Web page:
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Old 10-03-2007, 10:09 AM   #1
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Installing baseboard trim

Hi, and Thanks to all. I am looking for tips on installing baseboard trim, got like 400ft to install. Like miter cuts, what cuts to use when a seam has to be done (two pieces being joined together)? Thanks


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Old 10-03-2007, 12:44 PM   #2
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Question #1: will it be painted or stained? If painted, a lot of things can be covered up with caulk.

1. On long walls, where two pieces meet, use a scarf joint. Bevel both pieces so they slightly overlap. The overlap should face away from the most common viewing angle.

2. Never assume corners to be square. There is almost always a mud buildup in corners.

3. Cope inside corners. With a coping saw and a pair of files, it is not as hard as it might seem. A trick I like is to stop the cope cut about 1/8" from top of molding, and make a 1/8" deep miter notch on the piece it is coped to. This prevents an easily breakable thin point on the coped piece. Backbevel the cope slightly to ensure tighter fit.

4. Work around the room, try to avoid copes on both ends of a piece or cope and outside miter. If you need to have some like that, better make the longer ones that way, make them slightly long and spring in place.

5. Miter outsides. A good idea to backbevel the miter for a better closure.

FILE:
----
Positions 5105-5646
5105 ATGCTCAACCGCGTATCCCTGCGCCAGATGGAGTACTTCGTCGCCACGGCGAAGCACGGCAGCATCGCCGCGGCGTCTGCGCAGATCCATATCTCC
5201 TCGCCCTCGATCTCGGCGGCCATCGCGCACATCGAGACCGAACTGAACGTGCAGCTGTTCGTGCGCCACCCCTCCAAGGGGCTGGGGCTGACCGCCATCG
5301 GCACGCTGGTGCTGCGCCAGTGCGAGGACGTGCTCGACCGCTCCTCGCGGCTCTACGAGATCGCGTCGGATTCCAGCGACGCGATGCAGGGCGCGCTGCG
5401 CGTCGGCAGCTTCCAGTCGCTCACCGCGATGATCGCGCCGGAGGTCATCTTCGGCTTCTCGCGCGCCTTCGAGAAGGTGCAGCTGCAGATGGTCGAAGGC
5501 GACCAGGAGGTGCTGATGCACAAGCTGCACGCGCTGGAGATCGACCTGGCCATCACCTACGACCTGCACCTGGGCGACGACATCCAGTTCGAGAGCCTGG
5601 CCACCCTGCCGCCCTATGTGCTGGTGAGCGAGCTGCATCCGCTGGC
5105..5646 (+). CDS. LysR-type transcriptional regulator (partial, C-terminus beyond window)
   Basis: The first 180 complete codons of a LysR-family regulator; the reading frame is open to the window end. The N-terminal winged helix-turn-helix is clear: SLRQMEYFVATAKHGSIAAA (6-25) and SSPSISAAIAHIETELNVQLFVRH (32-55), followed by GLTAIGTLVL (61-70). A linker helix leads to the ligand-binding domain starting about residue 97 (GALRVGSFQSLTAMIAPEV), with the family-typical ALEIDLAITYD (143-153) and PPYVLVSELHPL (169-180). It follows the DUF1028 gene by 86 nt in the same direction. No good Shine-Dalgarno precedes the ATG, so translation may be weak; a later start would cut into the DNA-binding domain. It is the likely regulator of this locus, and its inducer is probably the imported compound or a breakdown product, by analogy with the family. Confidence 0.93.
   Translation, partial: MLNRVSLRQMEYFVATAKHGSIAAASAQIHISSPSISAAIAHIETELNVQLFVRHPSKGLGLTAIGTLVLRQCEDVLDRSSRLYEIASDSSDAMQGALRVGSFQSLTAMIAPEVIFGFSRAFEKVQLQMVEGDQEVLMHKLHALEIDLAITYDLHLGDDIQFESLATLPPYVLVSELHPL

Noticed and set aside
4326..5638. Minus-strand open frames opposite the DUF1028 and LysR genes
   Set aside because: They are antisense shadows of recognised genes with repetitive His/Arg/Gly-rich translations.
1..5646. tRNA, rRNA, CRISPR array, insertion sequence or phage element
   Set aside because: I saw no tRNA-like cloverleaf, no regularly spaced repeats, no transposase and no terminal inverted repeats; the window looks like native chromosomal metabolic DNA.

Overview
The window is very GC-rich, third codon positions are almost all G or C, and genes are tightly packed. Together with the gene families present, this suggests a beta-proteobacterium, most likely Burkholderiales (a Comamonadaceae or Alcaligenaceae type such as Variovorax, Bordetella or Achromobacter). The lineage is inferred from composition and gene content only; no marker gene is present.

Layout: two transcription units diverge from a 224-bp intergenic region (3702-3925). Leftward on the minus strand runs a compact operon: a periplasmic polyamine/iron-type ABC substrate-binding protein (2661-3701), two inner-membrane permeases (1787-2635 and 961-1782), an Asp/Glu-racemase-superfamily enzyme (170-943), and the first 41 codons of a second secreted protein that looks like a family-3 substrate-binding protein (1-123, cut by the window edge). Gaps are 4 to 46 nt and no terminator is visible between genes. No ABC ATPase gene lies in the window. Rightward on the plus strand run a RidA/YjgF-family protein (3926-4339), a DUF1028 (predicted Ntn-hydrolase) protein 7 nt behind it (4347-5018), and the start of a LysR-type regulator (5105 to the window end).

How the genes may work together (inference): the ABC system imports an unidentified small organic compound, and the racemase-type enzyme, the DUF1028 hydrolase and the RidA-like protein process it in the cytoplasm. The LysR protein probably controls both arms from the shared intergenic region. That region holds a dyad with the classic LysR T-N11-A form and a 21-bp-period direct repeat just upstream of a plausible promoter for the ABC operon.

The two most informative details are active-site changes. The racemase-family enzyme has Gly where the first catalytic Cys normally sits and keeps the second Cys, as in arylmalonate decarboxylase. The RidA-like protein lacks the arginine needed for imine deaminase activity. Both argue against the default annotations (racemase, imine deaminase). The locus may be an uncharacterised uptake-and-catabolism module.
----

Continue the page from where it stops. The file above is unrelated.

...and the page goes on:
6. For fastening trim that is to be stained, it's hard to beat a 23gauge pinner.


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Old 10-05-2007, 02:20 AM   #3
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I like to bevel pieces for scarf joints at 22.5. Clicks nicely in most miter saws while your jumping from 0 to 45. Its a good idea not to nail in the last few studs on the piece your working on til you have next piece so you can play with the joint a bit and make it line up nicely.

Whenever running baseboard i like to make little template pieces for outside corners(if you have many) pieces cut at 44, 45, & 46 degrees and label these so when you get to a corner u can just pull em out and find the best angle. I find it saves alotta time.
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Old 10-05-2007, 06:24 AM   #4
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Those are all very good tips that we apply on each of our BB installs.
- Build Well -
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Old 10-05-2007, 10:16 AM   #5
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If you dont already have one, a pneumatic trim nailer will make quick work of it, plus there won't be any damage from using a hammer.
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